A bizarre lightning strike killed 323 reindeer Friday on the Hardanger plateau, a remote area of Norway.
Photos released Monday by the Norweigan Environment Agency show a landscape dotted with hundreds of reindeer corpses.
"We've never had anything like this with lightning," Kjartan Knutsen of Norwegian Environment Agency told NBC News.
The agency said this was the deadliest lightning strike on record.
A gamekeeper who stumbled across the shocking scene Friday told the Agence France-Presse that 70 young reindeer were among the victims.
"There were very strong storms in the area on Friday. The animals stay close together in bad weather and these ones were hit by lightning," Knutsen told AFP.
It's unclear whether a single lightning bolt or several killed the reindeer.
"The high moisture in both the ground and the air was probably an explanation for why so many animals died," Olav Strand, a senior researcher at the Norwegian Institue for Nature Research said in a statement to NBC News.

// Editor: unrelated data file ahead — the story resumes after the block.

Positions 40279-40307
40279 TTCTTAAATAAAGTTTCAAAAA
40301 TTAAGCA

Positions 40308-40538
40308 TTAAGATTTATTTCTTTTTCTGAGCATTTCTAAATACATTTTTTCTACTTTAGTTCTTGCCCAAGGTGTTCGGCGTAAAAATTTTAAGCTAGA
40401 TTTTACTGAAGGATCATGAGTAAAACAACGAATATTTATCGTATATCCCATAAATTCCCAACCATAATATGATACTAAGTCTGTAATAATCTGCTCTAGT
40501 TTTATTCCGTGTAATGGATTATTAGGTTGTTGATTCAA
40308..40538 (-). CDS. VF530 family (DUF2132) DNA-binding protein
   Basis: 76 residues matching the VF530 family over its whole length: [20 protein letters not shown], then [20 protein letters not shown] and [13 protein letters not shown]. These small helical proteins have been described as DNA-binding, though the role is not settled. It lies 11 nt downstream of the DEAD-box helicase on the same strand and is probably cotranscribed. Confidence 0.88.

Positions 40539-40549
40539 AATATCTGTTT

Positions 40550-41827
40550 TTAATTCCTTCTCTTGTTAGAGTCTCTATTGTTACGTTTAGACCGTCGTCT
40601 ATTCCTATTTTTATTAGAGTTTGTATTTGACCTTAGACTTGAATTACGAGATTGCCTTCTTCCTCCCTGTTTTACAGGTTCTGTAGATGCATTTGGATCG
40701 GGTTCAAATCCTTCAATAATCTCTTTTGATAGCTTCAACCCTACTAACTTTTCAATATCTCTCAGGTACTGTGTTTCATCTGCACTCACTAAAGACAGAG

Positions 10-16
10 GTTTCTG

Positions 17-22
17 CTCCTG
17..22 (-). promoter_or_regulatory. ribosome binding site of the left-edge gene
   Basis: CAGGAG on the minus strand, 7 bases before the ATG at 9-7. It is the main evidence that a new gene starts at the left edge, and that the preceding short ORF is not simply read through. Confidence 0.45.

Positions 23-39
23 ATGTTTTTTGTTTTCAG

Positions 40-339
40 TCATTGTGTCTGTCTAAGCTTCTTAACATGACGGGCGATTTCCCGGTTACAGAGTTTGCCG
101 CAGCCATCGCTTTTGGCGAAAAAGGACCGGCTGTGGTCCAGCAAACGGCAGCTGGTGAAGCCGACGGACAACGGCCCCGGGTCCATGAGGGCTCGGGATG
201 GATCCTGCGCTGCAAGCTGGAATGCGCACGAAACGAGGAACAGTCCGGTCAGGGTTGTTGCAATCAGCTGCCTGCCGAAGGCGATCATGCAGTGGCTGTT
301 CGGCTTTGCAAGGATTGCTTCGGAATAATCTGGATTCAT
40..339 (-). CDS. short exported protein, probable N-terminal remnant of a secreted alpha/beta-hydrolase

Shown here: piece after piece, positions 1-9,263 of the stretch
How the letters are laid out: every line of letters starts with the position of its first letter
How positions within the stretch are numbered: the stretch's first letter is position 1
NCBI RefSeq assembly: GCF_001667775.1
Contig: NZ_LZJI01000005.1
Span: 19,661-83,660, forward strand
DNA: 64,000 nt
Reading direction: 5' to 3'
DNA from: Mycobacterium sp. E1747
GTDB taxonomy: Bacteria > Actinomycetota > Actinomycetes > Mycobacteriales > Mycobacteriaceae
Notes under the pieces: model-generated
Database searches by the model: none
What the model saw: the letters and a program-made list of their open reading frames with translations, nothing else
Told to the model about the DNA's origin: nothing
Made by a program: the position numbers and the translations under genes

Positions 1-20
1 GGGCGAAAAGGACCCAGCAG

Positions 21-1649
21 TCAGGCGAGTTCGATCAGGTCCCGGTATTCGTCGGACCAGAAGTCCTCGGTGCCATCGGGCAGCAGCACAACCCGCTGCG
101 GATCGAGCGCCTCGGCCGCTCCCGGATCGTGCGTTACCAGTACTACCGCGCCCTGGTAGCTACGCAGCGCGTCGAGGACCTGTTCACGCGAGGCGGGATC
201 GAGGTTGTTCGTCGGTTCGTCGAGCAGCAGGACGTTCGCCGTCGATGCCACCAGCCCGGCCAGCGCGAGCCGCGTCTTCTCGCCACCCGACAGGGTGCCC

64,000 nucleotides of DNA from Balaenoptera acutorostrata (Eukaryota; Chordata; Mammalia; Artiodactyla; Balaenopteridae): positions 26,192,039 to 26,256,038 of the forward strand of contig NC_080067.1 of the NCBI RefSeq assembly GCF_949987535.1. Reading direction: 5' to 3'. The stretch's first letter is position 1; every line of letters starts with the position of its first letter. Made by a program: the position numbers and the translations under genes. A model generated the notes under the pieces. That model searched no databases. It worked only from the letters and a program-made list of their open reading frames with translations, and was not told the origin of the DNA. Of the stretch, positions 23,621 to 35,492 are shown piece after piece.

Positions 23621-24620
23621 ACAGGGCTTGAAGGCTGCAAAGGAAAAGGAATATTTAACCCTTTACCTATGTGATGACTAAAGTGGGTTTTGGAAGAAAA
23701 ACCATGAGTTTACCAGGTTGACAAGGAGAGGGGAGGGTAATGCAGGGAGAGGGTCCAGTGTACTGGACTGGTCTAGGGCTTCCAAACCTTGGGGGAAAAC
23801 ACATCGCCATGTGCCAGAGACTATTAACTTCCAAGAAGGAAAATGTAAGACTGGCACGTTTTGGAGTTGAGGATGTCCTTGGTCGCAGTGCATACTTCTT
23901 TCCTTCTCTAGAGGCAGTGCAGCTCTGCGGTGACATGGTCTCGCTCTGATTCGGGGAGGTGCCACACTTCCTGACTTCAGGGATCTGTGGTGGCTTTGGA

Researchers were flown in by helicopter to take samples from the dead reindeer.
Five of the animals were found alive but had to be euthanized because of their injuries.
At this point, officials have not determined whether the dead reindeer will be left there or removed.
"It's part of the natural ecology, this is far from where people live," Knutsen told NBC News.
The area has about 12,000 reindeer and hunters are allowed to shoot up to 2,000 each year for their meat, according to NBC News.